GREENFIELD — While the term “March Madness” is usually associated with the college basketball tournament, it could also easily apply to statewide standardized testing that begins next week.
Starting Monday through March 13, schoolchildren will be hunkering down for the high-stakes exam known as ISTEP. Later this month, third-graders will take the IREAD exam, which they must pass to be promoted to fourth grade.
The testing can be maddening for students, but this year, for the first time, the test results will also affect teachers.
Scores will be used for their evaluations, and that has teachers and principals on edge as well.
“It’s pretty crazy for teachers, students and administrators around here,” McCordsville Elementary School Principal Dan Denbo said this week.
Monday will be the culmination of seven months of effort.
“You have to have everything done and covered by March, and it is very difficult to do that,” Denbo said.
All students in grades 3 through 8 and high school sophomores take ISTEP each spring with language arts and math covered in each test. Additionally, students in grades 4 and 6 are tested in science; and those in grades 5 and 7 are tested in social studies. Results will be released during the summer.
Part of the new state-mandated teacher evaluation system involves taking a look at student learning, which considers growth on statewide tests such as ISTEP and measurable growth or achievement in other subjects.
For those who teach language arts or math, students’ growth on ISTEP will count for 35 percent of their evaluation.
Doe Creek Middle School Principal Jim Voelz said it has not made a difference on how teachers prep students for the test.
“Our teachers are just doing the same things they’ve always done,” Voelz said.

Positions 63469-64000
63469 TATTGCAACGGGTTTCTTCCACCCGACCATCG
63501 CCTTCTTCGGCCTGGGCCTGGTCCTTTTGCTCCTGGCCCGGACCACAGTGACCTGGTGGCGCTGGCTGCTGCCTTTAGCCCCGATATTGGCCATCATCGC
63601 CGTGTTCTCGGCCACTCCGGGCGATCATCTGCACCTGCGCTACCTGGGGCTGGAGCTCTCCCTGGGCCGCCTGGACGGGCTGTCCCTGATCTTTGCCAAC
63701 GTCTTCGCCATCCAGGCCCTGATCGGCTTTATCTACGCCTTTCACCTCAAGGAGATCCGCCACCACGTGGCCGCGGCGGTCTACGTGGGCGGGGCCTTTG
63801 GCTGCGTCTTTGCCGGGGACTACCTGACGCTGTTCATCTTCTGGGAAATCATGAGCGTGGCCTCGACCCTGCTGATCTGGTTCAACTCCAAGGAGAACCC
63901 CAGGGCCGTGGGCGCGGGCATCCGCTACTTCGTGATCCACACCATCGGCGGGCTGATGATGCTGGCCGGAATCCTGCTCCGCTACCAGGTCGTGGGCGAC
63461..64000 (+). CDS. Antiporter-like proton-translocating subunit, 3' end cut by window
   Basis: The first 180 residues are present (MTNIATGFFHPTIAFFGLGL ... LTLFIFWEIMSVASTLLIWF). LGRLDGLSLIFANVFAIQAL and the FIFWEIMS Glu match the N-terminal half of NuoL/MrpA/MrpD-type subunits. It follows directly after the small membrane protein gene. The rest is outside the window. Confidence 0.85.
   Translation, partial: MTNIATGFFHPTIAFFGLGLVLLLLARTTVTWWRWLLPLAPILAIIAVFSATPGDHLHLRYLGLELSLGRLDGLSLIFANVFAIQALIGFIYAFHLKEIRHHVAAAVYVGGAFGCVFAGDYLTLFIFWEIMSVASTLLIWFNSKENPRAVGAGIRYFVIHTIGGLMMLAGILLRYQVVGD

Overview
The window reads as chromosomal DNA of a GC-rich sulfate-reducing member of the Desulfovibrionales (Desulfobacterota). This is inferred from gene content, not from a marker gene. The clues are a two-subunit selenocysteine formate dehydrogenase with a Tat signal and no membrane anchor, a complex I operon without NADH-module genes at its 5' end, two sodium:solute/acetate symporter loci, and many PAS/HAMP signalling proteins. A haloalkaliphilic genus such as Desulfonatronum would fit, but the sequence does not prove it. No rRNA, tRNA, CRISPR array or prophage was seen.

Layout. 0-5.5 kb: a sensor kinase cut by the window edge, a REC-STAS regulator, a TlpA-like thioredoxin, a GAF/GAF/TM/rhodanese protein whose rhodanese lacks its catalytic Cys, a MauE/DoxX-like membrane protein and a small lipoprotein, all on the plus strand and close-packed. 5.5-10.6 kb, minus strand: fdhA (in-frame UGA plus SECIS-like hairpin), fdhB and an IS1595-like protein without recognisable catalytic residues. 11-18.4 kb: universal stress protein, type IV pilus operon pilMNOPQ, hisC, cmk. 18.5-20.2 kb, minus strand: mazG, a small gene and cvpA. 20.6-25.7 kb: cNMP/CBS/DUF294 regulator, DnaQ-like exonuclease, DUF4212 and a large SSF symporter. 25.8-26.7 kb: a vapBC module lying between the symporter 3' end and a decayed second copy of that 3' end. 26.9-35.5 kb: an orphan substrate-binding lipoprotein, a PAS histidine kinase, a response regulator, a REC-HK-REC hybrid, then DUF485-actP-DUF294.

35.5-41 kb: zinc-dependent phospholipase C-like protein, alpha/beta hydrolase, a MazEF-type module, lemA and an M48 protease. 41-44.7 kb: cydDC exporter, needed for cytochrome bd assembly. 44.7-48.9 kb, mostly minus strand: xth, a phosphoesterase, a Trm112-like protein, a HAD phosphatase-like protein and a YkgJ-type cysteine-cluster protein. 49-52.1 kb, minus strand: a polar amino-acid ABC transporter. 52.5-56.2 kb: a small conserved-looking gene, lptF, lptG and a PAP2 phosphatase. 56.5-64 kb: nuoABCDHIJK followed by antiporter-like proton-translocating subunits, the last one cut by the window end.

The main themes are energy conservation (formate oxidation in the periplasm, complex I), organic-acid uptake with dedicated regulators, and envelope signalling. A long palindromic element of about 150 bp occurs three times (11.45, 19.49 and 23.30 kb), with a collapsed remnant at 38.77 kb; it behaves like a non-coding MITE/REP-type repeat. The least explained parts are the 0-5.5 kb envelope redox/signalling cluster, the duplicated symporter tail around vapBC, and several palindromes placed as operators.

Still, Voelz said there is some stress associated with the process, which in turn affects him as the evaluator who will have to factor the scores into his teacher appraisals.
“There are lots of factors why students don’t do well on a test that are beyond a teacher’s control,” he said, outlining educators’ key objection to the new teacher-evaluation standards.
Doe Creek language arts teacher Fred Fox said while teachers are dependent on the students to a point, in most cases, it is not a problem.
“What baffles me is that we don’t assess a child’s future based on the score of one test, yet the leadership of our state is using one test to determine the future of not only a teacher, but a school and even a district,” Fox said.
Eden Elementary School Principal Joey Johnson said his students are as ready as they can be for ISTEP but admits, there is pressure for students and staff.
“It’s just the stress of doing it correctly that we all feel,” Johnson said.
Susan Nichter, a social worker at Harris and Eden elementary schools, sent electronic and written reminders to parents listing things for them to do to help their children prepare for the test.
It included reviewing good test-taking strategies such as reading and listening to directions; avoiding spending too much time on one question; working at their own pace; ignoring other students; and to go back and check their work.
Third-graders at Brandywine Elementary School will be taking a practice ISTEP test first thing Monday, before taking the real test on Tuesday.
“We will be doing some reviewing in each of our classes, but we’re not supposed to do anything special,” Principal Bruce Miller said.
He said that 80 percent to 95 percent of his students won’t have an issue taking the test. But the 10 percent to 15 percent who will struggle worries him.
“The real problem is there is a small percentage that just doesn’t care,” he said.
Voelz has noticed the same thing through the years at the middle school level.
“Our biggest thing is to get them to do their best,” he said. “The teachers are doing a great job, and we have bright kids. It’s just that sometimes, kids don’t take the test seriously.”
ISTEP is critical for the sophomores. Their results will be used for their graduation qualifying exam, something they must pass to get a diploma. If the student doesn’t pass the test, they’ll be placed in remediation and have to take the test again.
ISTEP, or Indiana Statewide Testing for Educational Progress, originated in 1988. The testing formerly took place in the fall but was moved to the spring in 2008.
The applied-skills testing will ask students open-ended questions that require constructed and extended responses. The multiple-choice testing will take place from April 29 through May 10.